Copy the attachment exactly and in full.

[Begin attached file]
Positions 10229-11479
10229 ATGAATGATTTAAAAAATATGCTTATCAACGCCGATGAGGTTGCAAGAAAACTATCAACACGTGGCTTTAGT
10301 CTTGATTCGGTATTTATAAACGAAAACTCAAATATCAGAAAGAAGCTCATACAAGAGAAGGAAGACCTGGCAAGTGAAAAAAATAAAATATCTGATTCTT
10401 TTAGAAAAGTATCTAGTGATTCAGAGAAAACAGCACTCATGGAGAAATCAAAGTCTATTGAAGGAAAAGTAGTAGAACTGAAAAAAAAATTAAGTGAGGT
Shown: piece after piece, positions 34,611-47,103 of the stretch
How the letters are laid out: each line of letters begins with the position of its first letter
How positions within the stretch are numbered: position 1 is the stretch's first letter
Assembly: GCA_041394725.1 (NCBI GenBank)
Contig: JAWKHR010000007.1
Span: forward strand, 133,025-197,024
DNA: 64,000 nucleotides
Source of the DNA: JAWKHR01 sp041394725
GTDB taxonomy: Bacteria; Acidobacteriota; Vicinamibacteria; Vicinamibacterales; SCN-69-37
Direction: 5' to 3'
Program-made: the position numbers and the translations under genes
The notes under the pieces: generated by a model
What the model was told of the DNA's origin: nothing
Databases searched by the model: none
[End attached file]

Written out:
Positions 10229-11479
10229 ATGAATGATTTAAAAAATATGCTTATCAACGCCGATGAGGTTGCAAGAAAACTATCAACACGTGGCTTTAGT
10301 CTTGATTCGGTATTTATAAACGAAAACTCAAATATCAGAAAGAAGCTCATACAAGAGAAGGAAGACCTGGCAAGTGAAAAAAATAAAATATCTGATTCTT
10401 TTAGAAAAGTATCTAGTGATTCAGAGAAAACAGCACTCATGGAGAAATCAAAGTCTATTGAAGGAAAAGTAGTAGAACTGAAAAAAAAATTAAGTGAGGT
Shown: piece after piece, positions 34,611-47,103 of the stretch
How the letters are laid out: each line of letters begins with the position of its first letter
How positions within the stretch are numbered: position 1 is the stretch's first letter
Assembly: GCA_041394725.1 (NCBI GenBank)
Contig: JAWKHR010000007.1
Span: forward strand, 133,025-197,024
DNA: 64,000 nucleotides
Source of the DNA: JAWKHR01 sp041394725
GTDB taxonomy: Bacteria; Acidobacteriota; Vicinamibacteria; Vicinamibacterales; SCN-69-37
Direction: 5' to 3'
Program-made: the position numbers and the translations under genes
The notes under the pieces: generated by a model
What the model was told of the DNA's origin: nothing
Databases searched by the model: none